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British Midland to start Orly flights

British Midland, the UK's second-largest airline, is to begin four return flights a day between London Heathrow and Orly airport near Paris next month. The decision follows a ruling by the European Commission in June that the French government must open Orly to foreign carriers.

British Midland said the Orly service would include a summer leisure return-flight price of pounds 81 until the end of October.

Southern accepts cap

Southern Water has agreed to accept new price controls announced last month by Ofwat, the regulator. The decision means that of the 10 principal water and sewage companies, only South West Water is rejecting the controls and intends to appeal to the Monopolies and Mergers Commission.

Matra inquiry

The European Commission is to investigate plans by Matra Marconi to buy British Aerospace's space systems division for pounds 56m.

US wholesale rise

Wholesale sales in the US rose by 0.5 per cent in June to a level 6.1 per cent up on a year earlier, while stocks of unsold goods fell by 0.4 per cent to a level 4.8 per cent above a year earlier.

French output up

French industrial production rose a seasonally adjusted 0.6 per cent in the first quarter after a fourth-quarter decline of 1.1 per cent.

Gold demand falls

Gold demand fell 4.3 per cent in the second quarter of 1994 compared with the same period last year, according to figures issued by the World Gold Council.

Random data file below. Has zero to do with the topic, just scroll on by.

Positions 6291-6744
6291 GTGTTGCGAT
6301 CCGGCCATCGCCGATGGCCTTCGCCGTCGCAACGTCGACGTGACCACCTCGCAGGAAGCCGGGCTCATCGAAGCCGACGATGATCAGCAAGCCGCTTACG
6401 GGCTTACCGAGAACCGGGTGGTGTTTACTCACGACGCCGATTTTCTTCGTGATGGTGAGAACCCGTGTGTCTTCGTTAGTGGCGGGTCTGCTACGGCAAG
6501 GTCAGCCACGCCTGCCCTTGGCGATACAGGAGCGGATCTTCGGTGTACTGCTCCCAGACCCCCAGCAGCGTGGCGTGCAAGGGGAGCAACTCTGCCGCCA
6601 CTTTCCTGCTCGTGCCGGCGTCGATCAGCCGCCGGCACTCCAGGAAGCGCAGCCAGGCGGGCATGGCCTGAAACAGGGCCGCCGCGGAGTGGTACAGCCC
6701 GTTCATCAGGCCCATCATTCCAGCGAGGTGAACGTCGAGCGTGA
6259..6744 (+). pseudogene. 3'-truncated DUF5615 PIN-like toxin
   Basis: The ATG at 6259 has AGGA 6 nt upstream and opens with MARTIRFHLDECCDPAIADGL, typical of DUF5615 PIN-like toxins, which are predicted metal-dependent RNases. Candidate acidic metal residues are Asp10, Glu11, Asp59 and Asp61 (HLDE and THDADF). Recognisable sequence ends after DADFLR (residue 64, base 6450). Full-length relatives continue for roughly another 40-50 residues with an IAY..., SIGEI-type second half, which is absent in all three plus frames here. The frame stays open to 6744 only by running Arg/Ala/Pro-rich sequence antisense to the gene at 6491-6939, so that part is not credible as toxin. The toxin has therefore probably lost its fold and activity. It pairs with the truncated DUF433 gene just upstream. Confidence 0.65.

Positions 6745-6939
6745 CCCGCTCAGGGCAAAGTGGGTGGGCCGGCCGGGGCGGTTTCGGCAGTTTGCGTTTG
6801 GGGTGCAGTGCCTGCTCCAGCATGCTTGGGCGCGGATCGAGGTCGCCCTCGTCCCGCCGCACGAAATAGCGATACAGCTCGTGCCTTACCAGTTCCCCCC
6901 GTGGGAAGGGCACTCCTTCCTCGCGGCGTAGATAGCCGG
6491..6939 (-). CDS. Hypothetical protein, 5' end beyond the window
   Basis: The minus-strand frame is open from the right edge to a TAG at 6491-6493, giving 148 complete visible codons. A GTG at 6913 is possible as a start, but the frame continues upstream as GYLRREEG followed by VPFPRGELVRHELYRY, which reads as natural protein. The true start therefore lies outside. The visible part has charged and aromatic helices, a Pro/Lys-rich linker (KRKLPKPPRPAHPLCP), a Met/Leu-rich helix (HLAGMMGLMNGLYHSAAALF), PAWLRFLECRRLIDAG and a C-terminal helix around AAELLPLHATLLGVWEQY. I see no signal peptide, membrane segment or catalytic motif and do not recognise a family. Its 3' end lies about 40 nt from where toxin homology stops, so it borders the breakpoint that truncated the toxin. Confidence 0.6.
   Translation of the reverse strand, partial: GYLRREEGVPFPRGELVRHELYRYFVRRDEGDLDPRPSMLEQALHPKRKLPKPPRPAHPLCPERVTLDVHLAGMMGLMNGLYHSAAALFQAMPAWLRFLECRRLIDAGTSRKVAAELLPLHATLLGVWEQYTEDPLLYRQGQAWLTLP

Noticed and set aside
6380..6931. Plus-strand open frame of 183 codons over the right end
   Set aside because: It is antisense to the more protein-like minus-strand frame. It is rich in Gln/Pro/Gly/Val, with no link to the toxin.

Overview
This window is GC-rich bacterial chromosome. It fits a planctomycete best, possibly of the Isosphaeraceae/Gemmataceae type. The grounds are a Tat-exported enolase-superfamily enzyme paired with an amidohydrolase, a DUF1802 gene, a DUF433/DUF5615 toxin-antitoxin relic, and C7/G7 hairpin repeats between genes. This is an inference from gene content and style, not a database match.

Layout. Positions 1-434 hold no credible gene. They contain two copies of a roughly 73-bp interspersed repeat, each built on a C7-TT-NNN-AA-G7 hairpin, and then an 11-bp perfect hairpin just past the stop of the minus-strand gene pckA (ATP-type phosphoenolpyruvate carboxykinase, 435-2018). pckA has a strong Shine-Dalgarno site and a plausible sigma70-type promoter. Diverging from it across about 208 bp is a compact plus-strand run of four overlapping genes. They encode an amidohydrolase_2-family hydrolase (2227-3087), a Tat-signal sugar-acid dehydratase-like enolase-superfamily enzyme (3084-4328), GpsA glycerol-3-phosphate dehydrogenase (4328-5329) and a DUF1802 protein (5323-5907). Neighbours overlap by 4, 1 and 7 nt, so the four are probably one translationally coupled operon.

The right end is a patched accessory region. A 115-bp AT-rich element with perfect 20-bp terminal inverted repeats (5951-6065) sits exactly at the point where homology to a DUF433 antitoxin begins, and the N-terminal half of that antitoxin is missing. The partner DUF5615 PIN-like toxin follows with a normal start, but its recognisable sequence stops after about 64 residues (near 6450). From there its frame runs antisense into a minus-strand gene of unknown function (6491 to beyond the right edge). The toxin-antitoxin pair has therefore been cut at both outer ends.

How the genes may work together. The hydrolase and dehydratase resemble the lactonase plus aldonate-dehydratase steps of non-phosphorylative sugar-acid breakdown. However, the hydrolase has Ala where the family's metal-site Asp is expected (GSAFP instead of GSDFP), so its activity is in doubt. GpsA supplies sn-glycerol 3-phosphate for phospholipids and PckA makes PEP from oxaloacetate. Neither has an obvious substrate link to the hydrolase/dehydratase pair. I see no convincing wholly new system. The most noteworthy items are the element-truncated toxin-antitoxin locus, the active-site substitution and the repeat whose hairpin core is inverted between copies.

Retrovir approval

Wellcome's Aids drug, Retrovir, was approved by the US Food and Drug Administration. Clinical studies have shown that Retrovir can prevent the transmission of the HIV virus to babies by infected mothers.

KPMG pays pounds 186m

KPMG Peat Marwick has become the latest big six accounting firm to settle charges stemming from the 1980s savings- and-loan crisis in the US. It agreed to pay dollars 186.5m to the US Resolution Trust Corporation and other bank regulators to settle charges of alleged negligence in auditing a number of American savings banks.

Cut in compensation

The total compensation package of Heinz's chief executive, Tony O'Reilly, fell 32 per cent to dollars 1.9m for the year to 27 April, a US paper reported yesterday.

New York: Stocks closed mixed with blue chips up slightly but the rest down. The Dow Jones Industrial Average finished 1.95 up at 3,755.76.

Tokyo: Tokyo trade was thin with many dealers on holiday. The Nikkei average ended down 45.61 at 20,590.22.

Hong Kong: Investors kept to the sidelines and the Hang Seng index fell 91.44 to 9,446.43.

Sydney: Firmer futures pulled up stocks. The All Ordinaries closed 5.7 higher at 2,086.8.

Bombay: The index closed 21.74 higher at 4,319.08 on speculation of a further rise.

Johannesburg: Strong local and offshore interest drove prices up. The index closed up 60 at 5,818.

Frankfurt: Prices closed lower as equities tracked bunds. The 30-share DAX index ended down 20.47 at 2,164.2.

Paris: Falling bond futures prices pushed the CAC-40 index down 31.86 to 2,074.48.

Zurich: Easier futures and tighter interest rates cut stocks. The SPI fell 16.55 to 1,718.83.

London: Report, page 26.

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